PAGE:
Laugh, Nastka!

Marian Pankowski
Laugh, Nastka!
  • Korporacja Ha!art
    Kraków, 2013
    128 pages
    ISBN: 978-83-62574-96-4

This book includes eight short stories which Marian Pankowski (1919-2011) published in literary journals in the last few years of his life. This particular collection wasn’t selected by the author, so we should regard it as a sort of tribute to the great writer by his final publisher, the Krakow-based Korporacja Ha!Art. This book undoubtedly gives an excellent insight into Pankowski’s later work, which seems to centre on the issue of memory. “Years on, that story returns from behind the barriers of memory,” we read in a tale called At My Older Brother’s Cottage. In the last story, My Snow, we find: “All at once the mad rush of years! And backwards to boot!” This trip back in time might lead to events from the early childhood of the autobiographical main character (as in the title story), or to things that happened during or just after the war. Pankowski revolves around several crucial experiences that determined the course of his life. Without going into detail, I should mention his finest years, when he lived in his hometown of Sanok, his most harrowing years, when he was a prisoner in Nazi concentration camps, his first few years as an émigré in Brussels, and the slighter later period when he consolidated his position as a professor at a Belgian university and an ever more highly rated Polish writer. Here we can trace the themes which frequently came up in his earlier prose, such as his obsession with an almost mystical concept of femininity, or his judgment of Polish martyrdom (as in the story The Battle Trumpets Aren’t Playing for Us). Here time scales merge, separate worlds overlap, and some everyday incidents which did actually occur (e.g. the social gathering featured in An Evening at Dr and Mrs B’s) evoke something between memories and associations combined with fantasy. The result is an intriguing illusion: as if past time never existed at all, but as if the opportunity did exist to encompass some very different, widely separated situations with a single gaze.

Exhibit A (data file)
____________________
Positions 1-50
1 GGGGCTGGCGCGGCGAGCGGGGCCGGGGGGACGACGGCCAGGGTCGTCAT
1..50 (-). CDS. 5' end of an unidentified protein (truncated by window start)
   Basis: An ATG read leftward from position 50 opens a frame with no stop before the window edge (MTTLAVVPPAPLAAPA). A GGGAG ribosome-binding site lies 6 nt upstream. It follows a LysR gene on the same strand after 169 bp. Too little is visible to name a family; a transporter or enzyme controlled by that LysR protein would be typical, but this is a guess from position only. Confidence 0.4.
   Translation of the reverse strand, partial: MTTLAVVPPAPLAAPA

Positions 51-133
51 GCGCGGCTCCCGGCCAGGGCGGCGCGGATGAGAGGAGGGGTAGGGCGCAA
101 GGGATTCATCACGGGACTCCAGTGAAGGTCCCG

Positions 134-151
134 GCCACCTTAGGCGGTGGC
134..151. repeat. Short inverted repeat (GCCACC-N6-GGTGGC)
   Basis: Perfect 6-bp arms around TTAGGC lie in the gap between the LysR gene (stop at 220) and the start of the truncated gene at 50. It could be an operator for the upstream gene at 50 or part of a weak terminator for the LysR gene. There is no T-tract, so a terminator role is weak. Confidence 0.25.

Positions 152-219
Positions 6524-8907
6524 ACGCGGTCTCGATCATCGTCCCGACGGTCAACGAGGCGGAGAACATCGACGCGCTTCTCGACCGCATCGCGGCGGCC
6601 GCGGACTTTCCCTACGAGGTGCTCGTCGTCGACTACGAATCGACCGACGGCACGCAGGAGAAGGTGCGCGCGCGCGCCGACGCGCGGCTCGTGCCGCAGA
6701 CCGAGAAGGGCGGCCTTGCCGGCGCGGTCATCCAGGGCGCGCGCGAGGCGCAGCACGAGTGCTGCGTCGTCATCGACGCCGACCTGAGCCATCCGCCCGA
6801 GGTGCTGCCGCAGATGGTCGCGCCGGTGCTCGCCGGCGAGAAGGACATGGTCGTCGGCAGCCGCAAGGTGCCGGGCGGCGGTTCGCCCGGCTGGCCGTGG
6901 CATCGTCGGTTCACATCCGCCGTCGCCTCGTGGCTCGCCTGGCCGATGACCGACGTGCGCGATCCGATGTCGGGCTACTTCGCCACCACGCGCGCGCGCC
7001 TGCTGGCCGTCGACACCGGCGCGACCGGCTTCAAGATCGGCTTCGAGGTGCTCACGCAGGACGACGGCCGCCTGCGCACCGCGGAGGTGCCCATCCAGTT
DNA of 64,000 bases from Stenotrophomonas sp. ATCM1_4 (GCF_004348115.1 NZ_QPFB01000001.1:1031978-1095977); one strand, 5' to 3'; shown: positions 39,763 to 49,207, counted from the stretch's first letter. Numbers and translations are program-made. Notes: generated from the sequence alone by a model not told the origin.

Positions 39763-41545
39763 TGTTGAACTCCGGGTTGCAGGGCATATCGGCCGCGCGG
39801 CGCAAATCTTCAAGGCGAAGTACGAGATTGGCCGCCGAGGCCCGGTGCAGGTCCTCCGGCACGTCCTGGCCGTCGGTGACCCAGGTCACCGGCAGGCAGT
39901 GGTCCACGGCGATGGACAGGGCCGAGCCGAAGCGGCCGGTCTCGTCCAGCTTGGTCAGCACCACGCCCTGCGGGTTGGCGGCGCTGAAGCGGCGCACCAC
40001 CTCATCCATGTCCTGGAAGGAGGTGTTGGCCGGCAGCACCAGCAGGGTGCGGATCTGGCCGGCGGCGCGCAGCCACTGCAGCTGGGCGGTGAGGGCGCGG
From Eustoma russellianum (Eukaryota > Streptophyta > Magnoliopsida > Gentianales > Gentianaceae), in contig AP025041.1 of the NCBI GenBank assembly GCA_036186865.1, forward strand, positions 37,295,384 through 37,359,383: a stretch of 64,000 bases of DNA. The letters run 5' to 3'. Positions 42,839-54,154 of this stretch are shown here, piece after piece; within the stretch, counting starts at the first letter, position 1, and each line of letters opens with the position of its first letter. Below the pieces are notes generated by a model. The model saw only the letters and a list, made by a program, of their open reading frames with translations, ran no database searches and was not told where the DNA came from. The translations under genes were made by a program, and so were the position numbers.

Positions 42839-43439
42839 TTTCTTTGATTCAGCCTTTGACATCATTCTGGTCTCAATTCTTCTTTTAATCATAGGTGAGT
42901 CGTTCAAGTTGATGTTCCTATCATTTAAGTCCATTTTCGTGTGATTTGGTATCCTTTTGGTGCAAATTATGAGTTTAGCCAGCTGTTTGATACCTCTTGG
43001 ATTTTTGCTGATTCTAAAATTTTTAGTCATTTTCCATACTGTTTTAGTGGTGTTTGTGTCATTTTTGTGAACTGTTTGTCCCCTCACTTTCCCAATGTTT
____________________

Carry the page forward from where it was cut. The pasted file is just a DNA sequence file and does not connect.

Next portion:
The anecdotal material which runs through these stories is eye-catching. Pankowski’s hero is happy to listen to other people’s chatter – people he meets by chance, as well as his closest relatives (his mother and brother, whom he regularly visits in Poland). He usually registers the sort of uninhibited speech to be found on the border of correct language, which has regional features and is close to the sort of private language spoken at home. He often stresses that what prompted him to become a writer was the voice of “our land”; he goes into a state of euphoria as he remembers the sort of remarks he used to overhear, such as: “The orchard has fruited with coarse-coated rennets”, “That year the saffron milk caps were so lovely and creamy you could milk them” (in the story called On Sisterly Love). Marian Pankowski’s inimitable, idiomatic language is without doubt a major “character” in Laugh, Nastka. Reading this book makes it easier to understand why he wanted his final prose works to be read like epic poems, where the word always takes centre stage.

Dariusz Nowacki

Translated by Antonia Lloyd-Jones